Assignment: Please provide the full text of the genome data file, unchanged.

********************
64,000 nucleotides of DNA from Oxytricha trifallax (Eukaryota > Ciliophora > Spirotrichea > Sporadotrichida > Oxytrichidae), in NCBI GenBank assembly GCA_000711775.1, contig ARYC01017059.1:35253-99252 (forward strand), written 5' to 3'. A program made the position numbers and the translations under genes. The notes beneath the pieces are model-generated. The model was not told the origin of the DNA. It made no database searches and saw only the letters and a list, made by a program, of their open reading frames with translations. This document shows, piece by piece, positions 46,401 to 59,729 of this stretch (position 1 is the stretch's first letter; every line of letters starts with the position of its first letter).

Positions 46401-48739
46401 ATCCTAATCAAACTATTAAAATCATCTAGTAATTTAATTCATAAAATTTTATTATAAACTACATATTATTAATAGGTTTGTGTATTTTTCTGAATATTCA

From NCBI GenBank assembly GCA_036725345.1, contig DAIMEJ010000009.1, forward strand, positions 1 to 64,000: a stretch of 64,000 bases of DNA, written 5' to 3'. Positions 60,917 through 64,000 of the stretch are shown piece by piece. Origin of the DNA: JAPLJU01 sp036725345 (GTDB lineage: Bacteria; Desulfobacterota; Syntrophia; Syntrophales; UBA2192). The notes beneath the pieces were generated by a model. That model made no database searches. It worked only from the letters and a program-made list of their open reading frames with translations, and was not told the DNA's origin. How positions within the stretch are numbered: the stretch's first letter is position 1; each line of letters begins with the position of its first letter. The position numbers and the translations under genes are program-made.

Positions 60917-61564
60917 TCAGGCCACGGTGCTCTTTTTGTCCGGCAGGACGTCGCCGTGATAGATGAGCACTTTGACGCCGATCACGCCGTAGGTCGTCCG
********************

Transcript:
64,000 nucleotides of DNA from Oxytricha trifallax (Eukaryota > Ciliophora > Spirotrichea > Sporadotrichida > Oxytrichidae), in NCBI GenBank assembly GCA_000711775.1, contig ARYC01017059.1:35253-99252 (forward strand), written 5' to 3'. A program made the position numbers and the translations under genes. The notes beneath the pieces are model-generated. The model was not told the origin of the DNA. It made no database searches and saw only the letters and a list, made by a program, of their open reading frames with translations. This document shows, piece by piece, positions 46,401 to 59,729 of this stretch (position 1 is the stretch's first letter; every line of letters starts with the position of its first letter).

Positions 46401-48739
46401 ATCCTAATCAAACTATTAAAATCATCTAGTAATTTAATTCATAAAATTTTATTATAAACTACATATTATTAATAGGTTTGTGTATTTTTCTGAATATTCA

From NCBI GenBank assembly GCA_036725345.1, contig DAIMEJ010000009.1, forward strand, positions 1 to 64,000: a stretch of 64,000 bases of DNA, written 5' to 3'. Positions 60,917 through 64,000 of the stretch are shown piece by piece. Origin of the DNA: JAPLJU01 sp036725345 (GTDB lineage: Bacteria; Desulfobacterota; Syntrophia; Syntrophales; UBA2192). The notes beneath the pieces were generated by a model. That model made no database searches. It worked only from the letters and a program-made list of their open reading frames with translations, and was not told the DNA's origin. How positions within the stretch are numbered: the stretch's first letter is position 1; each line of letters begins with the position of its first letter. The position numbers and the translations under genes are program-made.

Positions 60917-61564
60917 TCAGGCCACGGTGCTCTTTTTGTCCGGCAGGACGTCGCCGTGATAGATGAGCACTTTGACGCCGATCACGCCGTAGGTCGTCCG